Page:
Contextuality is a non-classical behaviour that can be exhibited by quantum systems. It is increasingly studied for its relationship to quantum-over-classical advantages in informatic tasks. To date, it has largely been studied in discrete variable scenarios, where observables take values in discrete and usually finite sets. Practically, on the other hand, continuous-variable scenarios offer some of the most promising candidates for implementing quantum computations and informatic protocols. Here we set out a framework for treating contextuality in continuous-variable scenarios. It is shown that the Fine–Abramsky–Brandenburger theorem extends to this setting, an important consequence of which is that nonlocality can be viewed as a special case of contextuality, as in the discrete case. The contextual fraction, a quantifiable measure of contextuality that bears a precise relationship to Bell inequality violations and quantum advantages, can also be defined in this setting. It is shown to be a non-increasing monotone with respect to classical operations that include binning to discretise data. Finally, we consider how the contextual fraction can be formulated as an infinite linear program, and calculated with increasing accuracy using semi-definite programming approximations.

Publication

Continuous-variable nonlocality and contextuality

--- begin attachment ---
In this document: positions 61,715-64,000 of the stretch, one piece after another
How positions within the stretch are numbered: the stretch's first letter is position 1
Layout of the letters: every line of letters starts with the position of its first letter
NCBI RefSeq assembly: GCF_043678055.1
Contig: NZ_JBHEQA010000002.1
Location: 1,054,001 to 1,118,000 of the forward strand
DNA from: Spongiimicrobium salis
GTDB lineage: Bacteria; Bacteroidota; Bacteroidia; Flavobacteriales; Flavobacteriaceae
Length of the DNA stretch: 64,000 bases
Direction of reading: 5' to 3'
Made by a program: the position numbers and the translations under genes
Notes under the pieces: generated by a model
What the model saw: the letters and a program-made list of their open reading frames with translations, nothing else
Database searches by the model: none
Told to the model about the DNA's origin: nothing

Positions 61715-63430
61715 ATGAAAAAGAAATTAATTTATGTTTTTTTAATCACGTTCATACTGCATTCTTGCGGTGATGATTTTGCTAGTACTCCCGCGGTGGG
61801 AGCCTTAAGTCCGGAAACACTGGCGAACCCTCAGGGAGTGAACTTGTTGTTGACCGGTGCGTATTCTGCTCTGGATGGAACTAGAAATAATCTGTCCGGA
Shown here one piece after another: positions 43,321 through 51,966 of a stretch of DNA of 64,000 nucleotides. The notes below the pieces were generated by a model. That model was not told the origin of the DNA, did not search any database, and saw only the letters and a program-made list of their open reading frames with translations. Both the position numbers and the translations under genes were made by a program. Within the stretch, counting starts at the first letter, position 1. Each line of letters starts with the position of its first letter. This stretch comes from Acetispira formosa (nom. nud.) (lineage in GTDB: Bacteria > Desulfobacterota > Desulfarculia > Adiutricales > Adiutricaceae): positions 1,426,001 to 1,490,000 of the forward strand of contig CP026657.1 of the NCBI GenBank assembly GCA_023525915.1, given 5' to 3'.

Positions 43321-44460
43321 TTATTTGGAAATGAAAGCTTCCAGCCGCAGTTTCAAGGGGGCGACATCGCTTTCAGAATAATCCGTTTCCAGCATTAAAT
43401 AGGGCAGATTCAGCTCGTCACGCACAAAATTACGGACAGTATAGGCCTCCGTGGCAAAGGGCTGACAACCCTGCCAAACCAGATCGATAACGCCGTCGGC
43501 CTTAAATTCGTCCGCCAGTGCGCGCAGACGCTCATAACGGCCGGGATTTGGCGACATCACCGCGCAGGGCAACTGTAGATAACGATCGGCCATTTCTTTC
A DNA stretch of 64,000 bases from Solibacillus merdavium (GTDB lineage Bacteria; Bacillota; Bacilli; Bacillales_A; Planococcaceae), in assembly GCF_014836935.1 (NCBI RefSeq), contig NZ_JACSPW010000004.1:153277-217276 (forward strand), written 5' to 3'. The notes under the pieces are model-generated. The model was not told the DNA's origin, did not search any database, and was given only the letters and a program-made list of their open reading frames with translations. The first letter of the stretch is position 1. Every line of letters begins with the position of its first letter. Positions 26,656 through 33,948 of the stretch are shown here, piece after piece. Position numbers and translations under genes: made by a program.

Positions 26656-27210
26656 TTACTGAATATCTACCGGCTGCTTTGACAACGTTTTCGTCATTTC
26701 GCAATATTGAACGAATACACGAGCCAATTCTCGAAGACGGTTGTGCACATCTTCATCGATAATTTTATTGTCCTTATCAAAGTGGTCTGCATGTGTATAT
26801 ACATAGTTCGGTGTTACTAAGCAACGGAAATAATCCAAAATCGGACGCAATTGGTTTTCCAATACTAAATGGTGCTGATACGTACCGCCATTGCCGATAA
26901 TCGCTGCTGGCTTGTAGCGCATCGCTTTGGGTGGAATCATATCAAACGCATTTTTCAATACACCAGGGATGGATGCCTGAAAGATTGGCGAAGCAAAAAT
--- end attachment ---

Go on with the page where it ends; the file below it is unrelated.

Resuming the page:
Contextuality is a non-classical behaviour that can be exhibited by quantum systems. It is increasingly studied for its relationship to quantum-over-classical advantages in informatic tasks. To date, it has largely been studied in discrete variable scenarios, where observables take values in discrete and usually finite sets. Practically, on the other hand, continuous-variable scenarios offer some of the most promising candidates for implementing quantum computations and informatic protocols. Here we set out a framework for treating contextuality in continuous-variable scenarios. It is shown that the Fine–Abramsky–Brandenburger theorem extends to this setting, an important consequence of which is that nonlocality can be viewed as a special case of contextuality, as in the discrete case. The contextual fraction, a quantifiable measure of contextuality that bears a precise relationship to Bell inequality violations and quantum advantages, can also be defined in this setting. It is shown to be a non-increasing monotone with respect to classical operations that include binning to discretise data. Finally, we consider how the contextual fraction can be formulated as an infinite linear program, and calculated with increasing accuracy using semi-definite programming approximations.